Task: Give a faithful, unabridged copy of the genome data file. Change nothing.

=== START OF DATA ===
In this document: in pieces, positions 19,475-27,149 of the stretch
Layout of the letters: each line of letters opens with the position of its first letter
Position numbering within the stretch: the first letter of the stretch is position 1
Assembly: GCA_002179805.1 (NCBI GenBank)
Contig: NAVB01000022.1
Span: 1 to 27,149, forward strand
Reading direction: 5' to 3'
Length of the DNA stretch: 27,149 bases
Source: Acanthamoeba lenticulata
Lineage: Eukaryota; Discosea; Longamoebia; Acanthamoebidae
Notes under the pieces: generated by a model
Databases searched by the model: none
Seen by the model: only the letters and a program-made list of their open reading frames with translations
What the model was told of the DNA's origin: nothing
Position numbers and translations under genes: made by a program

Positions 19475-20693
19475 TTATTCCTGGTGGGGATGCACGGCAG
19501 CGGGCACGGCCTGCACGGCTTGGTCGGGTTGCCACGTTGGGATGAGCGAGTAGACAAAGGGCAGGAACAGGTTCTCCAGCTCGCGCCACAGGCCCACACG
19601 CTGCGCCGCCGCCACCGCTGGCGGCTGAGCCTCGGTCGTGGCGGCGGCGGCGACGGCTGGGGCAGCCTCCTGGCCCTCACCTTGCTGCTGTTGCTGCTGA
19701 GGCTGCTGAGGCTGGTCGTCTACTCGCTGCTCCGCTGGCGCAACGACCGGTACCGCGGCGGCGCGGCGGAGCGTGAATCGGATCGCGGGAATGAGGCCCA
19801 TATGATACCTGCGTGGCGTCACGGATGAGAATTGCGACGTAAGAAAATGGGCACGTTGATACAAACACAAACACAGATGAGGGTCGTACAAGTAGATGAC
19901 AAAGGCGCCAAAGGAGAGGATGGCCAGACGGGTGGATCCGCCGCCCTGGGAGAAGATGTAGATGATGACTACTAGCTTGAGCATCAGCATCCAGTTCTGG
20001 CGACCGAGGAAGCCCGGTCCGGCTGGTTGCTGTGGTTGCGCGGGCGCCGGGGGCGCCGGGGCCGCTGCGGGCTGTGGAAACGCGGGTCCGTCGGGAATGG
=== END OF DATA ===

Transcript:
In this document: in pieces, positions 19,475-27,149 of the stretch
Layout of the letters: each line of letters opens with the position of its first letter
Position numbering within the stretch: the first letter of the stretch is position 1
Assembly: GCA_002179805.1 (NCBI GenBank)
Contig: NAVB01000022.1
Span: 1 to 27,149, forward strand
Reading direction: 5' to 3'
Length of the DNA stretch: 27,149 bases
Source: Acanthamoeba lenticulata
Lineage: Eukaryota; Discosea; Longamoebia; Acanthamoebidae
Notes under the pieces: generated by a model
Databases searched by the model: none
Seen by the model: only the letters and a program-made list of their open reading frames with translations
What the model was told of the DNA's origin: nothing
Position numbers and translations under genes: made by a program

Positions 19475-20693
19475 TTATTCCTGGTGGGGATGCACGGCAG
19501 CGGGCACGGCCTGCACGGCTTGGTCGGGTTGCCACGTTGGGATGAGCGAGTAGACAAAGGGCAGGAACAGGTTCTCCAGCTCGCGCCACAGGCCCACACG
19601 CTGCGCCGCCGCCACCGCTGGCGGCTGAGCCTCGGTCGTGGCGGCGGCGGCGACGGCTGGGGCAGCCTCCTGGCCCTCACCTTGCTGCTGTTGCTGCTGA
19701 GGCTGCTGAGGCTGGTCGTCTACTCGCTGCTCCGCTGGCGCAACGACCGGTACCGCGGCGGCGCGGCGGAGCGTGAATCGGATCGCGGGAATGAGGCCCA
19801 TATGATACCTGCGTGGCGTCACGGATGAGAATTGCGACGTAAGAAAATGGGCACGTTGATACAAACACAAACACAGATGAGGGTCGTACAAGTAGATGAC
19901 AAAGGCGCCAAAGGAGAGGATGGCCAGACGGGTGGATCCGCCGCCCTGGGAGAAGATGTAGATGATGACTACTAGCTTGAGCATCAGCATCCAGTTCTGG
20001 CGACCGAGGAAGCCCGGTCCGGCTGGTTGCTGTGGTTGCGCGGGCGCCGGGGGCGCCGGGGCCGCTGCGGGCTGTGGAAACGCGGGTCCGTCGGGAATGG